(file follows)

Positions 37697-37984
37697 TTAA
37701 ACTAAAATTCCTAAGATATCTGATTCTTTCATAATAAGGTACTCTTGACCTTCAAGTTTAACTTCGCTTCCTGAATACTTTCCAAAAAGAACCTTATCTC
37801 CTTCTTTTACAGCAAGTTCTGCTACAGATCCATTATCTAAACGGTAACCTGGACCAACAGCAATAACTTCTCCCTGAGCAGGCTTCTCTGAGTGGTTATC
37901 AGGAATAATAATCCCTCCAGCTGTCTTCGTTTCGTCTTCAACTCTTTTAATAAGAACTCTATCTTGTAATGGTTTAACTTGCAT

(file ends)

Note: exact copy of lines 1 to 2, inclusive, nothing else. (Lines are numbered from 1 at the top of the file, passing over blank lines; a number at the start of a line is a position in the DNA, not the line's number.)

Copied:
Positions 37697-37984
37697 TTAA